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Member Research & Reports

Member Research & Reports

Tulane Study Calls for More Intensive Hypertension Treatment

Doctors should more intensively manage hypertension for adults over 50, aiming for blood pressure targets well below current guidelines, according to preliminary results of a landmark clinical trial sponsored by the National Institutes of Health.


Adjusting medication to achieve systolic pressure of 120 mm Hg instead of the current recommendation of 140 mm Hg significantly reduced rates of cardiovascular disease, and lowered risk of death in a group of adults 50 years and older with high blood pressure, according to results of the Systolic Blood Pressure Intervention Trial (SPRINT).

The Tulane University School of Medicine was one of the clinical sites for the study, which is the largest to examine how maintaining systolic blood pressure at a lower level will affect cardiovascular and kidney diseases.

“This finding is very important because it will change our daily clinical practice in hypertension management,” says Dr. Jing Chen, an associate professor of medicine who is principal investigator of the Tulane study site with Dr. Jiang He, Joseph S. Copes Chair of Epidemiology in the School of Public Health and Tropical Medicine.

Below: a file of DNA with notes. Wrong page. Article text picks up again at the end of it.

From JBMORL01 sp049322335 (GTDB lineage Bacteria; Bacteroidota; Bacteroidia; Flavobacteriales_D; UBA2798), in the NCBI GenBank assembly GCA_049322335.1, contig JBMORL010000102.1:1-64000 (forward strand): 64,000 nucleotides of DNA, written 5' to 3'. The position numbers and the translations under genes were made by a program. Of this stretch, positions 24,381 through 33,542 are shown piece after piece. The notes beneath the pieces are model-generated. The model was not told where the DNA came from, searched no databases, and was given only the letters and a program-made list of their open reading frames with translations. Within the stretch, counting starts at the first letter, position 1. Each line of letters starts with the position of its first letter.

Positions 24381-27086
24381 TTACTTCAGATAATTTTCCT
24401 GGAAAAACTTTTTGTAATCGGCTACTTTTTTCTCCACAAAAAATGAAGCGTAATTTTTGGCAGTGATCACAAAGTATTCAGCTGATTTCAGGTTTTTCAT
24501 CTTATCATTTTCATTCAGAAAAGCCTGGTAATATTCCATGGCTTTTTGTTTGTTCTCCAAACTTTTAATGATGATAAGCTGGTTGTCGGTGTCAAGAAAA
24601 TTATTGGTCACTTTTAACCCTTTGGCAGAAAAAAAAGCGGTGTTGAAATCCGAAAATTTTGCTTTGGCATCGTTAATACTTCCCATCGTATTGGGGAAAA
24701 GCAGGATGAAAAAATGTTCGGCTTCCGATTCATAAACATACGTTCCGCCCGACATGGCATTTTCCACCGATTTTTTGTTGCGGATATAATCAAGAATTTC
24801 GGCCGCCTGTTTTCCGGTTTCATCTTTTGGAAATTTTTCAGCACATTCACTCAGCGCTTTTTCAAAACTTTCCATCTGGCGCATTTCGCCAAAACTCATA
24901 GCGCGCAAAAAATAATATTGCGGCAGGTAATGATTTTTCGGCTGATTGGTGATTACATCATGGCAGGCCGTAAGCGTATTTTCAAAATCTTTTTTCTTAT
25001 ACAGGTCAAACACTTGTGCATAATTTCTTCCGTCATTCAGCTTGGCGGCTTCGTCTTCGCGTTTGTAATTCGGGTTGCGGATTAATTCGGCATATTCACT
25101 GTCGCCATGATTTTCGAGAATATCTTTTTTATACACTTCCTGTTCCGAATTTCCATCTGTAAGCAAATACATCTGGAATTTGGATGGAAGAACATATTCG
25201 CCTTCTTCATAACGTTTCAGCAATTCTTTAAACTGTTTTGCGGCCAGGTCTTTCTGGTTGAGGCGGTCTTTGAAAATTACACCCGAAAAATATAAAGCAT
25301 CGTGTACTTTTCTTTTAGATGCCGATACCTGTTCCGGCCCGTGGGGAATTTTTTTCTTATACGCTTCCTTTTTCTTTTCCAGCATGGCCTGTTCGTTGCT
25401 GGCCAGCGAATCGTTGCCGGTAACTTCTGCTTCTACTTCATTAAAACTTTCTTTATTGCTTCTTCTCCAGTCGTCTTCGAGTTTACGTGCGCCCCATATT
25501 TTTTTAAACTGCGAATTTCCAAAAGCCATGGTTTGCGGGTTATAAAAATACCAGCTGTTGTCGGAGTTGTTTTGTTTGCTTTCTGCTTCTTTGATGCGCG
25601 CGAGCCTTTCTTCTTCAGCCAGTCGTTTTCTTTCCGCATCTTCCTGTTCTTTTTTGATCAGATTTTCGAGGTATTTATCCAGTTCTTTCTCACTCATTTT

The study followed more than 9,300 hypertension patients randomly divided into two groups. One received standard care and the other got more intensive medication to achieve a target of less than 120 mm Hg. The intensive group had their risk of heart attacks and strokes reduced by 30 percent and risk of death reduced by 25 percent.

Epidemiology professor Dr. Paul Whelton, who is chair of the national steering committee for the study, says, “Individual patients should consult with their primary healthcare provider to determine how our results should influence their treatment. Some healthcare providers may recommend more intensive blood pressure reduction at this time, but others may wish to see more details.”

Dr. Tonette Krousel-Wood, epidemiology professor and associate provost for the health sciences, led the city’s second trial site at Ochsner Health System.